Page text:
justas e contratadas

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Member Emeritus
British English
I hope this will be the last one. This is obviously a set legal phrase in Portuguese that I haven't a clue about it's translation into English. Your help will be as always much appreciated.

E, por estarem assim, justas e contratadas, as partes assinam o presnte instrumento de .....
  • Carfer

    Senior Member
    Portuguese - Portugal
    As you say, it's a set legal phrase. Again, I don't know its sibling in english legalese.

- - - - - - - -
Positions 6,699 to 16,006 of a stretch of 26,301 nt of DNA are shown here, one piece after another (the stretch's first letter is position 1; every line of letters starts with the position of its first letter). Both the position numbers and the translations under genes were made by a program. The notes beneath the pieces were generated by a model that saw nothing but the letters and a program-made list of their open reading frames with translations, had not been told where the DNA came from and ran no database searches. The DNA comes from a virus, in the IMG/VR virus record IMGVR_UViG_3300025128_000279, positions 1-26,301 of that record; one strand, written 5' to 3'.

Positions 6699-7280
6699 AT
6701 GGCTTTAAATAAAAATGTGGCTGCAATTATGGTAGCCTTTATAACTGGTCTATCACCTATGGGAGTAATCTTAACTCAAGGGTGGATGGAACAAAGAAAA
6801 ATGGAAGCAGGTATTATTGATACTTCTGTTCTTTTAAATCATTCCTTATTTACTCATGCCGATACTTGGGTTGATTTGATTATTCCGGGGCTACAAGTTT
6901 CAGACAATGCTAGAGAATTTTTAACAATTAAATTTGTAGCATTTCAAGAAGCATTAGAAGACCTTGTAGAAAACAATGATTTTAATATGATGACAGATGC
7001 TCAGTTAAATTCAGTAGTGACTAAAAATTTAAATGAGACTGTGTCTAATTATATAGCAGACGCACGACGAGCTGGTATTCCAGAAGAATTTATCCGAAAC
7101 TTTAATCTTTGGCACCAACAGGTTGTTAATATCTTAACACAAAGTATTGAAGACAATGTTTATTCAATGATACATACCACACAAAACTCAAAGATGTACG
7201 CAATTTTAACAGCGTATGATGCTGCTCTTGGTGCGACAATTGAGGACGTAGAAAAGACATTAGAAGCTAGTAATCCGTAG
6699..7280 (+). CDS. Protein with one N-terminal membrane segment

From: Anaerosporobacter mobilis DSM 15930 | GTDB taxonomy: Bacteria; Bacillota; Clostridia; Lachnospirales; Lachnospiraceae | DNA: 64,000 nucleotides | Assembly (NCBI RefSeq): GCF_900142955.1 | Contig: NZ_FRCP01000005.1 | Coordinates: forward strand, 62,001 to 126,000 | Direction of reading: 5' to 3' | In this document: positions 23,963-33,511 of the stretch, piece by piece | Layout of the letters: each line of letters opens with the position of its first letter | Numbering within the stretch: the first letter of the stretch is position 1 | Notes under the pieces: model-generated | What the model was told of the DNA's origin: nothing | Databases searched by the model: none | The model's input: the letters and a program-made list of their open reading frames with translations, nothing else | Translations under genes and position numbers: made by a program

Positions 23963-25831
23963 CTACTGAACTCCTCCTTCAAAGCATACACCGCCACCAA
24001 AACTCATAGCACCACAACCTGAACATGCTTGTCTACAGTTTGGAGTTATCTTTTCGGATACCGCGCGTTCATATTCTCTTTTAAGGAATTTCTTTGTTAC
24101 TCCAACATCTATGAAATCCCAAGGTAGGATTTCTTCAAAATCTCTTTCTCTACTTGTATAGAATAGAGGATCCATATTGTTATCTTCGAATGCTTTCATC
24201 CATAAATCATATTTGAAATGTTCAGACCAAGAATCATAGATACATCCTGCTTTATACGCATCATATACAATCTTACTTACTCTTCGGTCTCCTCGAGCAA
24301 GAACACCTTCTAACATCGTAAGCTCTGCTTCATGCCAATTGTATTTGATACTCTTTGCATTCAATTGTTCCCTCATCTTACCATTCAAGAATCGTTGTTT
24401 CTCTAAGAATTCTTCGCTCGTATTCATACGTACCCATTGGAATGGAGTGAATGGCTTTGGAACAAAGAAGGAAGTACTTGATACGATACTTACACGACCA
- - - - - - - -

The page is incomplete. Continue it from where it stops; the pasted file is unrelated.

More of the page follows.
As it so frequently happens in legal documents, the phrase is even quite tautological because I think that 'justas' and 'contratadas' mean about the same. 'Justa' is, in my opinion, the past participle of the verb 'justar' which is now rarely seen, at least in Portugal, having been substituted by its more modern form 'ajustar'. It means that the parties reached an agreement (on price, clauses, or whatever is the object of the contract), so being 'justo' or 'justa' is the state of the parties after reaching that agreement (like 'casado' (married) is the state of someone who married). In other words, they made a contract, so adding 'contratadas' (again the state of the parties that reached a contract) seems to be superfluous. Anyway, that's how legalese works.
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